“Out back,” Millie continues, “Mom’s flowers were to the left of the terrace, the Sweet Gum straight ahead, a Weeping Willow down the hill to the right by the swing set, and some Black Locust trees shading the playhouse and the doghouse. At the back of the year, to the left, was Mom’s vegetable garden — the one where the boys followed behind Mom, digging up everything she planted…There was a tall Boxwood hedge, or maybe one made of Yews, behind that, with some openings we could slip through to visit the Killhours. There was lots of room to run, roll, play ball, you name it. All in all, a pretty idyllic place!”
Eleanor asks the rest of us if we remember Mom’s attempts to grow corn. “Mom didn’t know that a successful farmer had to plant lots of corn seeds in order to get enough tassels for pollination. The corn she grew was so small (and tender when cooked) that Ned, with his baby teeth, at the whole ear, cob and all!” Eleanor also remembers that one fall Mom attempted to have a controlled burn in the vegetable garden: “Mom didn’t have adequate water on hand to keep the fire under control. We had to call the Fire Department before the hedge between our house and the Killhour’s was burned down completely!”
Eleanor’s favorite Devon birthday gift was a Lilac bush that Dad planted in the back yard to the right of Mom’s vegetable garden. “Each spring the lilac produced copious blossoms that were so wonderfully fragrant. Millie and I would cut the blossoms and keep them in vases in our room.”
Hooper house on Steeplechase Road in Devon, PA (photo Sally Denk Hoey)
One of the plants that got the most attention in the yard, besides the Crabapple, the fruit of which Mom made into jelly most years, were the Pyracantha bushes, also known by the name Firethorn. I did not know much about these plants growing up, but I learned quickly to respect them, or else suffer the consequences of my ignorance. When we were able to handle a tool, Dad often asked us to “trim” the edge of the property, particularly close to the house, with hand clippers. This is before the age of weed whackers. The area where these bushes grew was impossible to get to with the lawn mower, but it looked unkempt if the grass were left growing. So the Hooper children dutifully took turns with those blister inducing clippers to make it look tidy. One of the most-tricky places to trim was around the Pyracantha.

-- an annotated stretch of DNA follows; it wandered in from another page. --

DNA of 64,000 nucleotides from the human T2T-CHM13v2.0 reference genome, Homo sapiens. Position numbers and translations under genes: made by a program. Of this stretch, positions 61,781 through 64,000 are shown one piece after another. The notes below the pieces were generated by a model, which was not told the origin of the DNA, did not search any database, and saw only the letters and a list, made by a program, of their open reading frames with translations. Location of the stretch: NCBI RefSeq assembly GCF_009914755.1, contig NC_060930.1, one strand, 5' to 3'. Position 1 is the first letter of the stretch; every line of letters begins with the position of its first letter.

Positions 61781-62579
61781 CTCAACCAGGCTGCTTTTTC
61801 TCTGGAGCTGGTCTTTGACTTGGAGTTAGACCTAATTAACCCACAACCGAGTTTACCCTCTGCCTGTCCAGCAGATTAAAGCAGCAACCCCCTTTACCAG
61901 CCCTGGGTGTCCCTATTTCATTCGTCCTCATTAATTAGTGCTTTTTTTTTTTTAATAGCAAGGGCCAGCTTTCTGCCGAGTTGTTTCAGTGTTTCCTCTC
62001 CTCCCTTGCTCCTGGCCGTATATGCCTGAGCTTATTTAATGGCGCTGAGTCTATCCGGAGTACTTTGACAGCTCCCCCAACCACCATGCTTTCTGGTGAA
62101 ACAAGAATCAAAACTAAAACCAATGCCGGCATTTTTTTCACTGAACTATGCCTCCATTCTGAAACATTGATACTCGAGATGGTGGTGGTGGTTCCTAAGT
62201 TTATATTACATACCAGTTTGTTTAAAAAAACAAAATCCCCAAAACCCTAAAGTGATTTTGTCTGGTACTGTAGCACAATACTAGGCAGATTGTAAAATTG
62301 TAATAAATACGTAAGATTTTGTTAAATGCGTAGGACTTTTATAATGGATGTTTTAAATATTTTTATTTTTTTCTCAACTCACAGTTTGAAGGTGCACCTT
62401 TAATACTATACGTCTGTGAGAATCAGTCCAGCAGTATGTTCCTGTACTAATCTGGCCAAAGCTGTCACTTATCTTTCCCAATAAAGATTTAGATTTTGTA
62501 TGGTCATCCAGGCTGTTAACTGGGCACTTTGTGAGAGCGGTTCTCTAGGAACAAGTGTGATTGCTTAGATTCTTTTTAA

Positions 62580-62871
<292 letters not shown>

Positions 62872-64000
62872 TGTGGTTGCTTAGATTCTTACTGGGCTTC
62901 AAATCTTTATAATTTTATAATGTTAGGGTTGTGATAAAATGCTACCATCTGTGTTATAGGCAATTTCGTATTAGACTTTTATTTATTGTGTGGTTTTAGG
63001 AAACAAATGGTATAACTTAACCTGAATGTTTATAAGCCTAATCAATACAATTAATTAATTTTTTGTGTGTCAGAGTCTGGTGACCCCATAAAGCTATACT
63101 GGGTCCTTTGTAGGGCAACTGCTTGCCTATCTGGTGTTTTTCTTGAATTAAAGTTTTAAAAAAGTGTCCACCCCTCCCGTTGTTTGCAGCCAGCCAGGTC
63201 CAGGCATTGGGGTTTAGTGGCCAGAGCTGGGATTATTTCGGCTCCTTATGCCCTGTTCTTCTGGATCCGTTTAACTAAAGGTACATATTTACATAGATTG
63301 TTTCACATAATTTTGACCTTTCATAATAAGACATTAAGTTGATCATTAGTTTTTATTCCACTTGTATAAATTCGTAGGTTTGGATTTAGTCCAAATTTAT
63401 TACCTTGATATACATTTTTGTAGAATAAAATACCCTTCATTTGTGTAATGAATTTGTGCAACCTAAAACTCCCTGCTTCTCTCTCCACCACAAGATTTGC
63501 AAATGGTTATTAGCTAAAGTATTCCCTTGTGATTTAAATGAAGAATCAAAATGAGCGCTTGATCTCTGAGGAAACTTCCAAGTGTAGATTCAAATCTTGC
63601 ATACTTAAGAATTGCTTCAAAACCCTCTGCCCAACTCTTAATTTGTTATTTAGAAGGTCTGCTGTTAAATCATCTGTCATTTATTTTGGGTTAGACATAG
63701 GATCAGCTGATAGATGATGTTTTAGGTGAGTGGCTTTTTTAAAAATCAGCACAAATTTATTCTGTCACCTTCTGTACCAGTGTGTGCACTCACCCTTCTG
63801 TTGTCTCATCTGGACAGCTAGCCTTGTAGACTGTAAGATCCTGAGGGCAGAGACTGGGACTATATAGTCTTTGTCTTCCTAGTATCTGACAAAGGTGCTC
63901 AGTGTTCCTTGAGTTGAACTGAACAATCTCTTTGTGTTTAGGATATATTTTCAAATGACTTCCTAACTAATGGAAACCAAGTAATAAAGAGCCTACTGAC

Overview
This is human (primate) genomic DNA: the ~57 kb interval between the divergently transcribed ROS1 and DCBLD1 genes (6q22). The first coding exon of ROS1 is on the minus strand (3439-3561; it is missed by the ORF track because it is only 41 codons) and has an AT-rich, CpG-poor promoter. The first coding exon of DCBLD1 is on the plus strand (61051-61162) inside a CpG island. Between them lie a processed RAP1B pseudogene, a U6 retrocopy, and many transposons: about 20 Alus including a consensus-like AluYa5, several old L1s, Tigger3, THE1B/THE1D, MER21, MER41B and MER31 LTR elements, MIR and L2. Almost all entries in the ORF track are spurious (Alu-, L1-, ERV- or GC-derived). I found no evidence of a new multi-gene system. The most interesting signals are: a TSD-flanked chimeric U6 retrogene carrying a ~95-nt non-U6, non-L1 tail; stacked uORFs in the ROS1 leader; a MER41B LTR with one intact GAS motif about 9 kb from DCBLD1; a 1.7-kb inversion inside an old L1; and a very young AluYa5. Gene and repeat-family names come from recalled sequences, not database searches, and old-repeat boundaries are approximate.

If you are not familiar with these prickly evergreens, they are a large shrub with fragrant white flowers in the spring, bright orange/red berries in the summer, and dark green leaves all year long. Dad planted the Pyracantha on the south facing wall, along the back stairs, which went from the basement to the back patio and also next to the back terrace. The southern exposure seemed the perfect places for this sun-loving plant to thrive. The trick was to “train it” to grow in the right direction.
From my memory, our Dad took many of the seven years we were in Devon to get the Pyracantha to grow straight up the wall. He literally threw all kinds of things against that wall to see what would help the bush to stick. He tried chicken wire (the berries were too heavy and it fell over); he tried manure on the wall (and it still did not stick); he tried “heavy pruning” (but it made the bush look pathetic). Finally it was not until the shrub was attached to a strong latticework fence that it seemed to grow up and not out from the wall. Laurie recalls that “the best method of attaching the Pyracantha bushes to the wall were little silver coin-like things with a clip of some sort that Dad hammered into the stucco siding and then attached the branches to the wall.” Eleanor recalls, “The flower garden that bordered a corner of the terrace, and could be seen from the living room, was filled with Mom’s favorite blossoms. Dad successfully grew a red climbing rose against the wall outside the family room, next to the stairs from the terrace. He used those silver coin like things with hooks, as Laurie mentioned, which he glued to the stucco to hold the branches.”